2. Apply workforce-related metrics that go beyond cost reductions
Despite the significant impact workforce integration has on the overall success of the deal, there are virtually no measures around this factor in deal planning and synergy target-setting, other than to assess this component for the potential of cost reductions.
To map a route to more successful integrations, deal planning should include metrics that assign values to the human capital impact of the deal, along with targets that incentivize strategies beyond cost reductions. After all, if it is measured, it is more likely to be managed.
Measurable factors may include human resources investments and operations, total rewards, labor relations and negotiations, organization design and talent strategy, employee experience as well as necessary investments in change and cultural management.
With the powerful analytics tools that are now available, identifying and assessing financial values and potential change impact are more easily at hand than ever.
3. Align and articulate a new shared purpose
Successful acquisitions occur when there is alignment of purpose. Founders are more enthusiastic about the potential upsides of a merger, and key employees are more likely to endorse it. However, the power of purpose is too often overlooked in favor of more conventional integration preparations.
In addition to financial diligence, boards and their leaders should invest in identifying the purpose and value proposition for both organizations pre-deal, starting with a clear understanding of the purpose of each entity and then seeking alignments. The ability of leadership to articulate purpose can have a dramatic impact on employees’ willingness to adapt to the new culture and unleash their full capabilities to fulfill it – to the benefit of both customers and the business.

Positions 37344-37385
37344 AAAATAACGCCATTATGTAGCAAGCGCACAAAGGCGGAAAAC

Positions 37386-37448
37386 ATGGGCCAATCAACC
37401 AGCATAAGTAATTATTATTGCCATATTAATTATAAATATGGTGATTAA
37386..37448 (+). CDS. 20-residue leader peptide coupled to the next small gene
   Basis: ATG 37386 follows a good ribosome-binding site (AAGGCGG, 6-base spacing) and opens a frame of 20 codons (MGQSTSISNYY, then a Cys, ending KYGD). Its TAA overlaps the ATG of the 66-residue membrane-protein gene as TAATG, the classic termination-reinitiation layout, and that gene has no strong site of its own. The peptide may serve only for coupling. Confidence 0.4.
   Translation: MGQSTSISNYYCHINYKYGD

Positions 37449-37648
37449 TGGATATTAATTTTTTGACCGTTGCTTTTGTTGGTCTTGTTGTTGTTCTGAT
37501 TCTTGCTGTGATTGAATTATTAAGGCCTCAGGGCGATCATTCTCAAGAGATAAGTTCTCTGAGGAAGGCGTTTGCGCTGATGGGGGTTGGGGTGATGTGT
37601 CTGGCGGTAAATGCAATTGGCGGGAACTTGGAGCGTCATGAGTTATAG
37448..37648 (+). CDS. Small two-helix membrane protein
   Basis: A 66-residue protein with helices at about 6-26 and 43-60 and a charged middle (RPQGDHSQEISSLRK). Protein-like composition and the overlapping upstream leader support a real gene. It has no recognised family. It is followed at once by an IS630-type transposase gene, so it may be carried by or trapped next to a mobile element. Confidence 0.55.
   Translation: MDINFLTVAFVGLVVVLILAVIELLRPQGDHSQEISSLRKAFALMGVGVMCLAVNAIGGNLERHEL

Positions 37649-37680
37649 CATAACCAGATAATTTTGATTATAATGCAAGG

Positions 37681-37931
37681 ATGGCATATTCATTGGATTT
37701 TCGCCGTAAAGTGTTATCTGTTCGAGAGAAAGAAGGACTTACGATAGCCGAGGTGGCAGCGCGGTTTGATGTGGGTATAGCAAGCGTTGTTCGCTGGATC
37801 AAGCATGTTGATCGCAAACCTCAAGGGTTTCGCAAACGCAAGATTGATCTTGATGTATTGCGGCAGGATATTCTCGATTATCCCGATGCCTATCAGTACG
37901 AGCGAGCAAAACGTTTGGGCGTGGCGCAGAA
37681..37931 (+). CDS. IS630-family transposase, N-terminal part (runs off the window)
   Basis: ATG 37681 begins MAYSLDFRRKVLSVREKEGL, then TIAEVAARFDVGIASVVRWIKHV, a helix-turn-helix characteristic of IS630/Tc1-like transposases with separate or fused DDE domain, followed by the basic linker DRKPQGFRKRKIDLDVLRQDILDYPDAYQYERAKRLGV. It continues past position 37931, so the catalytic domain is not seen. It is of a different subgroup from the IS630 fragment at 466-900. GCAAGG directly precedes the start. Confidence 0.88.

4. Be intentional about culture
Every organization has a unique workplace culture, even if some are more intentional than others. The culture often reflects the unique personality and motivations of its people, while anchoring their focus and actions to specific outcomes, such as quality, innovation, brand building or outstanding customer experiences.
Leaders of successful integrations take time to understanding the existing cultures of the two organizations. They also take one additional critical action: they step back and assess what kind of culture will best support success and growth for the new organization.
Being intentional about the choice of culture that best suits the business and its objectives, and then identifying where the two existing cultures do and do not reflect that new culture, will help leaders close the gap.
They are then better able to make strategic decisions around new operating processes and structures, rewards, new leaders and more, minimizing culture collisions and more successfully reinforcing the new culture throughout the organization. Not only is the organization better focused in its decision making and strategic activities, it is better able to retain key employees. Employees are more likely to stay in a culture that has clear purpose and a vision that is connected to their daily experiences.